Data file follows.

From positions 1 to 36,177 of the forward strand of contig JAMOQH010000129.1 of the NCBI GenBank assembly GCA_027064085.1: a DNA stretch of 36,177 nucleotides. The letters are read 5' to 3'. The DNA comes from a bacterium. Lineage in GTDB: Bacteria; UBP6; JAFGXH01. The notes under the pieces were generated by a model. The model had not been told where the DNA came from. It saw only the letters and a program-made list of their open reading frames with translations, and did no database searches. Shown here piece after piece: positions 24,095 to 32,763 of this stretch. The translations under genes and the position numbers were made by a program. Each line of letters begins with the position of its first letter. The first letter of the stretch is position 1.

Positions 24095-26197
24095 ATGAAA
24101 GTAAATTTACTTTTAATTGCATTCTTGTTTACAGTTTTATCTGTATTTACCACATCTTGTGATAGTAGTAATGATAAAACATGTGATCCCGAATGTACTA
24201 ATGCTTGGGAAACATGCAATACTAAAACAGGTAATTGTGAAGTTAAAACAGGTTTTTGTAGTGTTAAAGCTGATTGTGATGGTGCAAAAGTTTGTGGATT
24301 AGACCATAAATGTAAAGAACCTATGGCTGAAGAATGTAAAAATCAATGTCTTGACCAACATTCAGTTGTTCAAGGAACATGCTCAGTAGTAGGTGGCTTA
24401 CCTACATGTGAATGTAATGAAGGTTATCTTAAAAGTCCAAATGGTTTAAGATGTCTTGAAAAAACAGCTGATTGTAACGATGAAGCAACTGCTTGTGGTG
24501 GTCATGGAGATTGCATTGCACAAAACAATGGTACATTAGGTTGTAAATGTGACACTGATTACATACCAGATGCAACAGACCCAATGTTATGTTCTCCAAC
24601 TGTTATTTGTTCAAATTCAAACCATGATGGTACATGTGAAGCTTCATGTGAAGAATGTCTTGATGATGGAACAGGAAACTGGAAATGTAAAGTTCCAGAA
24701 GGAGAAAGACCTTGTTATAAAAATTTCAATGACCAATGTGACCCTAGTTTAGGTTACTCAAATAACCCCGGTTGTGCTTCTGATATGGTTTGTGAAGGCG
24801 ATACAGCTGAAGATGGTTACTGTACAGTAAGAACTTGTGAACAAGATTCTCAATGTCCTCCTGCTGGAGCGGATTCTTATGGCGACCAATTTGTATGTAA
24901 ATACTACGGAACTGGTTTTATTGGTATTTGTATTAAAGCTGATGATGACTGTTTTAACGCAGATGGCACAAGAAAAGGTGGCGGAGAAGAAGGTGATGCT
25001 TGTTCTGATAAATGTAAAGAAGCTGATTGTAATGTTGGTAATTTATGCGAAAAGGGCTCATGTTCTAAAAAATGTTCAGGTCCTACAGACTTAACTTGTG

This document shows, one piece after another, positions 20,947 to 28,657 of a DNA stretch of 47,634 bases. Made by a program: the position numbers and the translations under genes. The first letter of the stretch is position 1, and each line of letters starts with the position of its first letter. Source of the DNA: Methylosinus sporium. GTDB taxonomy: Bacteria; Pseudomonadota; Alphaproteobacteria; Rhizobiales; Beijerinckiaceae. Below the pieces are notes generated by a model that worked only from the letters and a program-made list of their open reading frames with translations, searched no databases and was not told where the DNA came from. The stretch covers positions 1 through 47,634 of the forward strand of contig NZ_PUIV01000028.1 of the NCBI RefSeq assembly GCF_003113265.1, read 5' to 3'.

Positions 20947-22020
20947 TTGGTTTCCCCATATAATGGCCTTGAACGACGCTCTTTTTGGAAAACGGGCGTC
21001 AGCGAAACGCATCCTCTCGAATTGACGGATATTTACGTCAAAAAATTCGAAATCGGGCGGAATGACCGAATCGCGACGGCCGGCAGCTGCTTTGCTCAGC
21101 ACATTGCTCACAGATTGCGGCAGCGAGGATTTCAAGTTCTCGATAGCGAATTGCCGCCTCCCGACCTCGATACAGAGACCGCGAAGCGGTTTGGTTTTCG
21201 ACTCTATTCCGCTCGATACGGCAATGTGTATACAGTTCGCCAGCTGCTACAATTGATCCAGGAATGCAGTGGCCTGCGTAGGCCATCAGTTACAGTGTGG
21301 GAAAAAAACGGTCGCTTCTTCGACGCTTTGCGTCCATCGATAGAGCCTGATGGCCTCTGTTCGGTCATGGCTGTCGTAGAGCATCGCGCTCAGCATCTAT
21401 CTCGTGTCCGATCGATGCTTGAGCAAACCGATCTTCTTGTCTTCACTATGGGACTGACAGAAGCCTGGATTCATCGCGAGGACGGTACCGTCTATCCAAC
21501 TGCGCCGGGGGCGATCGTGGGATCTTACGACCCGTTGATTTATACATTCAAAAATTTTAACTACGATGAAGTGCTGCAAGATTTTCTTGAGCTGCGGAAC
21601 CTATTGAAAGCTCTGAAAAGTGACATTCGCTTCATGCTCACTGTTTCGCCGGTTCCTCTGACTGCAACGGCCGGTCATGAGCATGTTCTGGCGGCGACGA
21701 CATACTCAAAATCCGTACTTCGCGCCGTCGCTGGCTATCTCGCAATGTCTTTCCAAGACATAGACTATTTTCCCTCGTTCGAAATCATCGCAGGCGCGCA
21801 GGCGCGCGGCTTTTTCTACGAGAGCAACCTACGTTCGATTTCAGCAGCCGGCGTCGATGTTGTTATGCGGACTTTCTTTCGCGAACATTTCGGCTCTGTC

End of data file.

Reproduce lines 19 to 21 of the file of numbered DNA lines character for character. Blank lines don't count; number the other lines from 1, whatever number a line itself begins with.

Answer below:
21201 ACTCTATTCCGCTCGATACGGCAATGTGTATACAGTTCGCCAGCTGCTACAATTGATCCAGGAATGCAGTGGCCTGCGTAGGCCATCAGTTACAGTGTGG
21301 GAAAAAAACGGTCGCTTCTTCGACGCTTTGCGTCCATCGATAGAGCCTGATGGCCTCTGTTCGGTCATGGCTGTCGTAGAGCATCGCGCTCAGCATCTAT
21401 CTCGTGTCCGATCGATGCTTGAGCAAACCGATCTTCTTGTCTTCACTATGGGACTGACAGAAGCCTGGATTCATCGCGAGGACGGTACCGTCTATCCAAC